Transistor Radios Around the World

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Before '54 --- North America --- Western Europe --- Japan and Pacific --- East Europe and USSR

c.1961 Daylite TN-603

Shirt pocket radio, thermoplastic cabinet
3 7/8 x 2 3/8 x 1 1/8 inches / 99 x 60 x 29 mm
Six transistors (Hitachi), superheterodyne circuit
One standard 9-volt battery
Manufacturer unknown

One of a number of pocket radios almost certainly inspired in cabinet design by the 1959 Standard SR-D210 — another was the Harpers 6-transistor (model number unknown). These radios were strikingly beautiful in their unique usage of reverse-painted plastic — adding a 1.5 mm (1/16") lip around the edge of the reverse-painted area gave the clear plastic face the illusion of extra depth. Their cabinet dimensions also gave them an ergonomically perfect fit in one's hand.

While this Daylite TN-603 and the Harpers 6-transistor model look nearly identical in cabinet layout, and both make use of Hitachi transistors and a number of other components in common, they have different circuits.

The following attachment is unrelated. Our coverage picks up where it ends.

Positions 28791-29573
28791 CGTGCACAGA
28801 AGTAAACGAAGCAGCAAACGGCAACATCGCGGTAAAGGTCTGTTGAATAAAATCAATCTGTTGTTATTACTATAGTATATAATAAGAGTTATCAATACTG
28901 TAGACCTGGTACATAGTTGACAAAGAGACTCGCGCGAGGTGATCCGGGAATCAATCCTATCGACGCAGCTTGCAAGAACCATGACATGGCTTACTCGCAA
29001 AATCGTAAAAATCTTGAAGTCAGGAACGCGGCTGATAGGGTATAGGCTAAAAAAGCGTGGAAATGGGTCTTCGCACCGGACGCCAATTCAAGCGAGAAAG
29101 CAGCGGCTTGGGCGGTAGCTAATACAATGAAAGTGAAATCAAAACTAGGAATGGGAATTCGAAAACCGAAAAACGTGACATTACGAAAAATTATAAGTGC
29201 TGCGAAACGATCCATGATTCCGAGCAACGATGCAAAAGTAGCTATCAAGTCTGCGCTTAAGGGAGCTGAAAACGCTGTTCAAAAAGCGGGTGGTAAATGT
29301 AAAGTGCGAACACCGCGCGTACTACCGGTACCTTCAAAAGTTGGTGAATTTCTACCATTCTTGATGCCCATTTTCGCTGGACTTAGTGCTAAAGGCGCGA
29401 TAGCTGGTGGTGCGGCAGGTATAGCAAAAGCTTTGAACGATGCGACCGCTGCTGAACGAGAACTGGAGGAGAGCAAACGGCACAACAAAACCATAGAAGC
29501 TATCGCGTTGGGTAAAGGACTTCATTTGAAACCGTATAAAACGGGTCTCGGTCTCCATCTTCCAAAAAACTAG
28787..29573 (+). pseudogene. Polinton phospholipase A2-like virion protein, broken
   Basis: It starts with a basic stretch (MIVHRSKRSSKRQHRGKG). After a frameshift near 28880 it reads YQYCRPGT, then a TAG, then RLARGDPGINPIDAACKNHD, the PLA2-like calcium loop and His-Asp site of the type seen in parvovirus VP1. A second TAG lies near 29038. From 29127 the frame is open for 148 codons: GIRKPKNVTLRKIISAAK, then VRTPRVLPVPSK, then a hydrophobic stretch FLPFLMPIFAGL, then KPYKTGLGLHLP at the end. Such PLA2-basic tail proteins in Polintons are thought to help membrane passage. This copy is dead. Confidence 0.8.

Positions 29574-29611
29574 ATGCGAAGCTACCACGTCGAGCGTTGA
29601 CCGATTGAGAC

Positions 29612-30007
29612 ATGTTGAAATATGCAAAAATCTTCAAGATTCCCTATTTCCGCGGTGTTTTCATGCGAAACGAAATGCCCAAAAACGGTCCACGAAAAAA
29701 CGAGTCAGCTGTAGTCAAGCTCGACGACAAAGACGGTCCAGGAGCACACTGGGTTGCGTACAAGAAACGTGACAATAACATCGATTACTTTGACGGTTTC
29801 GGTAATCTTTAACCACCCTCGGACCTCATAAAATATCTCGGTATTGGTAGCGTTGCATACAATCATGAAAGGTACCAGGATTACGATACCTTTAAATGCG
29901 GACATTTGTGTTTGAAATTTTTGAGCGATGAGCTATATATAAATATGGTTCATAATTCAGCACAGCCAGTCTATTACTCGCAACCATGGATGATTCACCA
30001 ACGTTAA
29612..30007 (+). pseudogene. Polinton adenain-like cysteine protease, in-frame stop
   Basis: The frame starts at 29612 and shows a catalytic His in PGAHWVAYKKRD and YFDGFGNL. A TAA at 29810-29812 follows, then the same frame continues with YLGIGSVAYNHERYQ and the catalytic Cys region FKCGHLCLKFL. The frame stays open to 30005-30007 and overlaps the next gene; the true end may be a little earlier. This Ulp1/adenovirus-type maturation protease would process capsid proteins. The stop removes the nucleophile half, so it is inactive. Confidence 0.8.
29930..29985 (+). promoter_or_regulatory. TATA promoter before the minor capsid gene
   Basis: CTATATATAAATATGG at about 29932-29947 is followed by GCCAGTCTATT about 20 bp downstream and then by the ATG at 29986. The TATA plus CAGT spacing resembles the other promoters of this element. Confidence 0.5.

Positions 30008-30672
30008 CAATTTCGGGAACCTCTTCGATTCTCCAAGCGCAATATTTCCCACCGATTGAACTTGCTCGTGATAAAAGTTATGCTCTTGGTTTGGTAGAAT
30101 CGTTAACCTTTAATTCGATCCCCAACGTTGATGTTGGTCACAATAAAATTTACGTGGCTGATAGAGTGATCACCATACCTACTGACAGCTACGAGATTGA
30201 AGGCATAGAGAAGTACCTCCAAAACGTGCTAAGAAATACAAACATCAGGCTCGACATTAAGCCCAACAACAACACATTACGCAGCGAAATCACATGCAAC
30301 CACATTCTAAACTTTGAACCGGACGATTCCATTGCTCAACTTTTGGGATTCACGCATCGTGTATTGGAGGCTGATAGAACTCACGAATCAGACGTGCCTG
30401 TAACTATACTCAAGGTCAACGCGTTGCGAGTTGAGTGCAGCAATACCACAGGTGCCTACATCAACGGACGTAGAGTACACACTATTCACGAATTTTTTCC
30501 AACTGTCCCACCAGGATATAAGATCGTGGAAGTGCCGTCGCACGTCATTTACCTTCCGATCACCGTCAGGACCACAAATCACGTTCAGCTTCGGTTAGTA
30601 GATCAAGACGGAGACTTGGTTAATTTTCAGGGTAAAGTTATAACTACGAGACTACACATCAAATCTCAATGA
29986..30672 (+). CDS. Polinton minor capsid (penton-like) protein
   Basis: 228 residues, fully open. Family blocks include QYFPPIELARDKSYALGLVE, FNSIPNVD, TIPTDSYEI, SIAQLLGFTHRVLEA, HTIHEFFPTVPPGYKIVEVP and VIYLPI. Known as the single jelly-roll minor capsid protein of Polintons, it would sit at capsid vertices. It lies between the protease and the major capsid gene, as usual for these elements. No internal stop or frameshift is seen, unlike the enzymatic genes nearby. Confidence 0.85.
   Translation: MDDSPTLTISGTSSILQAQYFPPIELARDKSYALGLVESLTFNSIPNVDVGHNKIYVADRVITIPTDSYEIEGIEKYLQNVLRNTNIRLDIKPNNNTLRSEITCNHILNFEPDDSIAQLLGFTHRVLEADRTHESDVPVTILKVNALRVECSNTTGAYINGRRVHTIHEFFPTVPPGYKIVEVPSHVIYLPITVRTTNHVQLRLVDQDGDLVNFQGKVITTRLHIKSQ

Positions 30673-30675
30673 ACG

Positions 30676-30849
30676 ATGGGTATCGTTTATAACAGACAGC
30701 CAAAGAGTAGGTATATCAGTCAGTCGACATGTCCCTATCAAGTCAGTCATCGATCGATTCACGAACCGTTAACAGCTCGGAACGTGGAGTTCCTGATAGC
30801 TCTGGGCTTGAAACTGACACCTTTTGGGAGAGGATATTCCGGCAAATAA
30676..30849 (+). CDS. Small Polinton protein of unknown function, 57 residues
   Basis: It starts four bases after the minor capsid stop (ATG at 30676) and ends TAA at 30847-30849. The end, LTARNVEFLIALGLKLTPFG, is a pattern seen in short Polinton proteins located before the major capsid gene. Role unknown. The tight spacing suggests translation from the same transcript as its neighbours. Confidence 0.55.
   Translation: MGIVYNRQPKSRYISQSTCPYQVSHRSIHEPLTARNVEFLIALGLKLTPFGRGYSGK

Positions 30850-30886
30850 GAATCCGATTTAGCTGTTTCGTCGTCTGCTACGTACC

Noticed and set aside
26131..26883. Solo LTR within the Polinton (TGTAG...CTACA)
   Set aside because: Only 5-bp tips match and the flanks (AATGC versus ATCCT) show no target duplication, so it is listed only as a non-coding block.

As can be seen in the photo below, the clear plastic covered the entire face, including underneath the speaker grille, much like as was done with the c.1962 "Top Notch" shirt pocket radio. Other transistor radios that had their cabinet face covered with plastic included the 1959 US coat pocket Emerson 555 and the c.1960 "Standard SR-H204 / Jefferson-Travis JT-H204 Japanese coat pocket radio.

Daylite TN-603

Daylite TN-603

Daylite TN-603

Daylite TN-603

Daylite TN-603

the clear plastic covers the entire face of the cabinet

Daylite TN-603 and Harpers 6-transistor

Daylite TN-603 and Harpers "6-transistor" unknown model —
unlike the Daylite, the Harpers's cabinet face's clear
overlaid-plastic is confined to the visible tuning dial area

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